OTTAWA, Nov. 4, 2014 /CNW/ - The Honourable Greg Rickford, Canada's Minister of Natural Resources, today announced his first official visit to Japan during November 5–7, where he will reinforce the economic and natural resources relationships between our countries. This week's visit follows Minister Rickford's participation in the APEC Energy Ministers Summit in Asia last September.
The visit will provide an opportunity for Minister Rickford to meet with Japanese government counterparts and private companies to discuss our ongoing partnership to enhance jobs and long-term economic growth. Minister Rickford will deliver remarks during the Canada–Japan Chambers Council Conference and LNG Producer Consumer Conference 2014, highlighting actions taken by the Canadian government to support our mutually beneficial economic relationship.
Minister Rickford will highlight the strategic energy partnership between Canada and Japan aimed at enhancing Canadian jobs and economic prosperity while addressing Japan's growing energy demands. He will also speak to Canada's complementary capacity as a secure, reliable and responsible supplier of energy to the world, while emphasizing the Government of Canada's priority of diversifying its energy markets.
Quick Facts: Reinforcing Canada's Natural Resources Relationships
- 2014 marks 85 years since the establishment of formal diplomatic relations between Canada and Japan, and 100 years since the Government of Canada inaugurated its first trade office in Yokohama.
- Japan is Canada's fourth-largest export market for Canadian natural resources and Canada's fourth-largest merchandise trading partner overall, with bilateral trade exceeding $24 billion in 2013.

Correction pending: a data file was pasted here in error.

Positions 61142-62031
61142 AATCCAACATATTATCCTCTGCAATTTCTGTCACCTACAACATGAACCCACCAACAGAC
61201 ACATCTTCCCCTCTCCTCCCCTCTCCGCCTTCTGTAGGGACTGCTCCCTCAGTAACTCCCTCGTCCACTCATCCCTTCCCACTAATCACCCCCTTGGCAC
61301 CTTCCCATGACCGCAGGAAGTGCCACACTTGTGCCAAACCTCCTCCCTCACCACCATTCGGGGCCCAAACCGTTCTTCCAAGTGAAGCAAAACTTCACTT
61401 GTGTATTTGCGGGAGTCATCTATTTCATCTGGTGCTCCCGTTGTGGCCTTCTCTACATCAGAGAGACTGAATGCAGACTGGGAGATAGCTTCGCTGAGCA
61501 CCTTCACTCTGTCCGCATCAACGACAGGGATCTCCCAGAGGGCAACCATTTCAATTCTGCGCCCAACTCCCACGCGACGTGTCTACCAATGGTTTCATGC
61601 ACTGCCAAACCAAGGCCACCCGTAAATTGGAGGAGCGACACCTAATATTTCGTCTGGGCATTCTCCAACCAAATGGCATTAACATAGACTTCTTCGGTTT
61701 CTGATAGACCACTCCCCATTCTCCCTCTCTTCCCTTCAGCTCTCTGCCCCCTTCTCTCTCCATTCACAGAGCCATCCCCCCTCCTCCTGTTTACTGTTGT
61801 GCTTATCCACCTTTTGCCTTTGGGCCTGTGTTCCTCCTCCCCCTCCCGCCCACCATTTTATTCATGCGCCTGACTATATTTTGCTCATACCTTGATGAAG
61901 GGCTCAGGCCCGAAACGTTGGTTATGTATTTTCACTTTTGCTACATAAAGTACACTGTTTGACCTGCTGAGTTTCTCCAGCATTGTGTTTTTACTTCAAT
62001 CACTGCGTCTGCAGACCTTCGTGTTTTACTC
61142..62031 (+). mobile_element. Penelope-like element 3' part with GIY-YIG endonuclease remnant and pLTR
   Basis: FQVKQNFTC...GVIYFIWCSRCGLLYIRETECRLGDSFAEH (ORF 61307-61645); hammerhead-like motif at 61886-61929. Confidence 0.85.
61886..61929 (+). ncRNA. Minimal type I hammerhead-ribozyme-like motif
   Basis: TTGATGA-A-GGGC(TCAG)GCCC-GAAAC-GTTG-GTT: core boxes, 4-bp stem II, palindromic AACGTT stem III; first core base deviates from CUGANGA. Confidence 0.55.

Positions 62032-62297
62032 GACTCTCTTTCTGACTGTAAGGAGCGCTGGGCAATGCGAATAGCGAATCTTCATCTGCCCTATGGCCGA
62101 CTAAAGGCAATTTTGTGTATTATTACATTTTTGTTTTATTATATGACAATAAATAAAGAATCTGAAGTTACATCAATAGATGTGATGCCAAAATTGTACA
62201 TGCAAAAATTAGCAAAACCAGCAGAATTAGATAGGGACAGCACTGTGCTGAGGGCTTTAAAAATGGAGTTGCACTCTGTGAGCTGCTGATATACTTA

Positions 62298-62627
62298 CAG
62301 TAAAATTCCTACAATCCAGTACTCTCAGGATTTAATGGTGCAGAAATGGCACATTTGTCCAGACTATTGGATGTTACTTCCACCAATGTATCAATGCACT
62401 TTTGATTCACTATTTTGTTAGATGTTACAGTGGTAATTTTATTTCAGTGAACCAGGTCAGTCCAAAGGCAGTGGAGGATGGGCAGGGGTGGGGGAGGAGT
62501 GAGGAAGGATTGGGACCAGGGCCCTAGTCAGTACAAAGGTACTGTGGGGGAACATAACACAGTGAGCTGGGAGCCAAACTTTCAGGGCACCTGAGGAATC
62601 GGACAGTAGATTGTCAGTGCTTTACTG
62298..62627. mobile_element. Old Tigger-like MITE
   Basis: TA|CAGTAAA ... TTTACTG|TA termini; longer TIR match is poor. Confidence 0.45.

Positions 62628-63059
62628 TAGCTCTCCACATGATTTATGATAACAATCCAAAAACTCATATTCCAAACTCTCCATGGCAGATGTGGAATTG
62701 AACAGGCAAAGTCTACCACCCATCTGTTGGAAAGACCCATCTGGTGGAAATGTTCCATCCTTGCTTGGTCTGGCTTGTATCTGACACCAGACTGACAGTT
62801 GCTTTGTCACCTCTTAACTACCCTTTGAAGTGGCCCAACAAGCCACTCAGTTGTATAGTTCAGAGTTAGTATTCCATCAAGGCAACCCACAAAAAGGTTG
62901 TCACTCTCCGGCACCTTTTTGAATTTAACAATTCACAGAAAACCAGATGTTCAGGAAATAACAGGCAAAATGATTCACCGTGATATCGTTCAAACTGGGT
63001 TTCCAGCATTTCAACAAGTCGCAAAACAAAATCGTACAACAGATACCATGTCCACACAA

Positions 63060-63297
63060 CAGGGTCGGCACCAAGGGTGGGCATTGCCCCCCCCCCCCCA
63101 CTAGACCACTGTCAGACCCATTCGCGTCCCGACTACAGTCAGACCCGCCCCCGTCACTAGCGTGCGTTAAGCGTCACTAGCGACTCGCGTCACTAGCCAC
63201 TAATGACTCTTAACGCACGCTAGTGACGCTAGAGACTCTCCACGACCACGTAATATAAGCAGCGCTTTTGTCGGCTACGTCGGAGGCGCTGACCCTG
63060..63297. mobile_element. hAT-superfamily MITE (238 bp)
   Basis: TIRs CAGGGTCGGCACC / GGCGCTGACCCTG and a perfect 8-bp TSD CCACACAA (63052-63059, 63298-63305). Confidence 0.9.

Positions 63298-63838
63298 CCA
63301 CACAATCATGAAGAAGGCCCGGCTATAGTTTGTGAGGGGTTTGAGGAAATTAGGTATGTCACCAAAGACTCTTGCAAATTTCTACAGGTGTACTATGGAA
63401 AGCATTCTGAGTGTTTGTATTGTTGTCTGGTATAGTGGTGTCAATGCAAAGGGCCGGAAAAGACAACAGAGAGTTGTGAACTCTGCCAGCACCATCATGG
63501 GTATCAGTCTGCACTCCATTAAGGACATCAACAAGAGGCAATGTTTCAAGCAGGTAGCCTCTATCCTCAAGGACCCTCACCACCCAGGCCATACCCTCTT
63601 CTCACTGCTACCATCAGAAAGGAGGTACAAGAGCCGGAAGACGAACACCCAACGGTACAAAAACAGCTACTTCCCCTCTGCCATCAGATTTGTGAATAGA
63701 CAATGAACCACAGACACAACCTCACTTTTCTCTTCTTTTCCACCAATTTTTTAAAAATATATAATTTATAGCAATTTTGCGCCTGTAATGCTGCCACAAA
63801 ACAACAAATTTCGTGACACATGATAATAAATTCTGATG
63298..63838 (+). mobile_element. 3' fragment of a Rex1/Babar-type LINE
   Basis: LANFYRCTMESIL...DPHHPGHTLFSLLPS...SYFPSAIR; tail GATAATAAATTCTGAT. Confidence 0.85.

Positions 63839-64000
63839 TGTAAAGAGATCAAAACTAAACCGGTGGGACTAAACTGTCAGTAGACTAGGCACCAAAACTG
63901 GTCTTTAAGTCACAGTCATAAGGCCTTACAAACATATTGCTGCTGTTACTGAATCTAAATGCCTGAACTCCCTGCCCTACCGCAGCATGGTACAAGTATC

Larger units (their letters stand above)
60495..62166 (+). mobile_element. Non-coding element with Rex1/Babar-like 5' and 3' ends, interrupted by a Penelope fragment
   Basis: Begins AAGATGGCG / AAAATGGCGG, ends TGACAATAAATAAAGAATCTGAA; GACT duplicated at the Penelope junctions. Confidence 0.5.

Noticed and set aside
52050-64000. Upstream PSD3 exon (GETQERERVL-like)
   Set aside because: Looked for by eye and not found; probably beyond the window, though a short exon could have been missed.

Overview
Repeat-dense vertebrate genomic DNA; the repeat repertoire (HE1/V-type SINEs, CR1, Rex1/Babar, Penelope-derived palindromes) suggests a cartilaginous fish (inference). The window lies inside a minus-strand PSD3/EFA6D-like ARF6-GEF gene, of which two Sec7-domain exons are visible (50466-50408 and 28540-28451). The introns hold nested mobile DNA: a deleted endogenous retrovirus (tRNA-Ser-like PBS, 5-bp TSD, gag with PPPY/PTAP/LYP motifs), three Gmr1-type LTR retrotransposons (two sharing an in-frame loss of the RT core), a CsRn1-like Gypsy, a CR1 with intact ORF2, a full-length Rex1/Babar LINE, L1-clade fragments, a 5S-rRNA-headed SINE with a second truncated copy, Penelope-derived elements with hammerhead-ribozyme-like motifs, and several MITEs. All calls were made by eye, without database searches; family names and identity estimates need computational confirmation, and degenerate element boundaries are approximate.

- Canada is the world's fifth-largest producer of natural gas, with enough marketable natural gas resources to maintain the current rate of production for more than 300 years. Japanese companies are also partners in four proposed LNG projects in Canada.
- Canada has one of the best job creation records in the G7 since 2009 and enjoys the lowest net debt-to-GDP ratio in the G7.
- Canada recently leapt from sixth to second place in Bloomberg's ranking of the most attractive destinations for business. According to KPMG, total business tax costs in Canada are the lowest in the G7 and 46 percent lower than those in the United States. Our overall tax rate on new business investment is 13 percent lower than the OECD average.
- The stock of foreign direct investment (FDI) in Canada's energy sector has grown continuously from $61 billion in 2004 to $182.5 billion in 2013. Since 2005, foreign direct investment in oil, mining and gas has increased by 85 percent, with Japan being Canada's largest bilateral FDI partner in Asia.
"Our government maintains an open, market-based approach to trade and investment and encourages capital investments that contribute to the long-term prosperity of Canada and Canadians. Increasing trade and enhancing Canada's relationship with Japan will benefit the economies and future prosperity of both countries."
Canada's Minister of Natural Resources
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SOURCE: Natural Resources Canada
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